ZIMBABWE Parks and Wildlife Management Authority says sleeping sickness infections were on the rise in tsetse fly-infested Zambezi valley.
REPORT BY EVERSON MUSHAVA CHIEF REPORTER
Six new cases had been reported this year, three of which were recorded last month alone, an official said.
Victims included two tourists and a professional hunter, while a ranger succumbed to the disease last year.
Sleeping sickness is a tropical disease spread by the bite of an infected tsetse fly.
It attacks the central nervous system and can kill if one is not treated in time.
Parks spokesperson Caroline Washaya-Moyo said her organisation was concerned with the increase in cases of the disease and urged the government, through the Tsetse Control Division, to urgently implement a control programme in the Zambezi valley to save lives of rangers and tourists.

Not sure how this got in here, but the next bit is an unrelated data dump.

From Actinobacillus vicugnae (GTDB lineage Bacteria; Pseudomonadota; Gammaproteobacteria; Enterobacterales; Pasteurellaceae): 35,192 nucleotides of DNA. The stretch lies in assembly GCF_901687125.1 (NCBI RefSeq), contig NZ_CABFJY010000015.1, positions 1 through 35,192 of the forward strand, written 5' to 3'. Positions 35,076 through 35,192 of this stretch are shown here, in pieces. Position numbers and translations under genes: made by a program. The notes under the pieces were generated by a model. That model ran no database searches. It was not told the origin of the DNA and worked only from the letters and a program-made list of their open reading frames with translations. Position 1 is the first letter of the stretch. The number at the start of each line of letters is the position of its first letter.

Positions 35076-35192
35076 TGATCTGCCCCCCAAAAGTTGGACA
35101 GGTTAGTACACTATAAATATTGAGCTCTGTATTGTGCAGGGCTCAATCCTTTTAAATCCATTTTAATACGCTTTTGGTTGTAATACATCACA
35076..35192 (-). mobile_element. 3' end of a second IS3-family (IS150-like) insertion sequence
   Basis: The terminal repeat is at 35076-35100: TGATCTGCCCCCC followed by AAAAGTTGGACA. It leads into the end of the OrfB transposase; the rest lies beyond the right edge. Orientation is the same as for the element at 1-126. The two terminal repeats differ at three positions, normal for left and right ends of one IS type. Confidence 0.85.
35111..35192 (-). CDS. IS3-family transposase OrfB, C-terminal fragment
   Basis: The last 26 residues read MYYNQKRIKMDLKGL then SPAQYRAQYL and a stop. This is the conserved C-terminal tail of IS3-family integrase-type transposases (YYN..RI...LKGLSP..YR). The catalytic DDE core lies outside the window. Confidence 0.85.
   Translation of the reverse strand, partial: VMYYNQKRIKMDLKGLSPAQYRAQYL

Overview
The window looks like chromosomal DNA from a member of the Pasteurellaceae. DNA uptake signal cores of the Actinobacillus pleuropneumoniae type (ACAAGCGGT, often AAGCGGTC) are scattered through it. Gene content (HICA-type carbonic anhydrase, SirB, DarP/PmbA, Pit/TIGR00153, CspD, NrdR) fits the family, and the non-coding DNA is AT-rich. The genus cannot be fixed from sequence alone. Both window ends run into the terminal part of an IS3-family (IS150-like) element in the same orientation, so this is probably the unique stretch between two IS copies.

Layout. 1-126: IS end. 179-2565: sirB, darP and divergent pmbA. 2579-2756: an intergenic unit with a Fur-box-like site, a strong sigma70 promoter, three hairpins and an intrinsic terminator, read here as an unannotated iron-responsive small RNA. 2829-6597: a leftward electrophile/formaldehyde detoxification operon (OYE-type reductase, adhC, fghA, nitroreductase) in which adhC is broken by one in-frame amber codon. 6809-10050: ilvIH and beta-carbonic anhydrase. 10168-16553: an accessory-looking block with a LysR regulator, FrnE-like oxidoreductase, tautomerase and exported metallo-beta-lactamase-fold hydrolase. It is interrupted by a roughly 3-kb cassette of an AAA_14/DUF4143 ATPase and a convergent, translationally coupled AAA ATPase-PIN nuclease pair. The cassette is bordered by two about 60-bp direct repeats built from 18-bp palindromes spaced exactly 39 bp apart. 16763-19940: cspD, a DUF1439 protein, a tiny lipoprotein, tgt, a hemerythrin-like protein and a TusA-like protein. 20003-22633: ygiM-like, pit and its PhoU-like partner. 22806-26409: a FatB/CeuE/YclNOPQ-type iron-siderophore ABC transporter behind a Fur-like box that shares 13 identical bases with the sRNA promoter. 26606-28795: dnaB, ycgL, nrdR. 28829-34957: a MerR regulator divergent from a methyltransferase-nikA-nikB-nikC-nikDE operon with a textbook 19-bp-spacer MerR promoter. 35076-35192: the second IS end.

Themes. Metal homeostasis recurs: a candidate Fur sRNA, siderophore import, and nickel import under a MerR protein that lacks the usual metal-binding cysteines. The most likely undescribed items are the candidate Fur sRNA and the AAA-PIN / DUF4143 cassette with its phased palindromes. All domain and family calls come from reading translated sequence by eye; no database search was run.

Tsetse flies are most commonly found in Mana Pools, Chewore, Matusadona, National Parks, Sapi, Hurungwe, Dande and Charara Safari areas where parks officers spend most of their time conducting anti-poaching activities.
Part of Mana Pools is globally recognised as a Unesco World Heritage Site with a large traffic of tourists.
“This will not only save the lives of parks staff, but other residents and tourists visiting the area,” Washaya-Moyo said.
She said more worrying was the fact that there were no health facilitates in the Zambezi valley — which is also prone to malaria — to immediately attend to victims.
As a result, most Zimbabweans have to cross over to Zambia for medical treatment.
Most of the people diagnosed of the disease, Washaya-Moyo said, were admitted at Mutenderi Mission Hospital in Zambia and others were referred to University Teaching Hospital in Lusaka in the event that the situation deteriorated. She said all victims who had been referred to Zambia were successfully treated.
“We do have health centres this side of the boarder, but most of the time, there is an acute shortage of drugs in the Zambezi valley,” she said.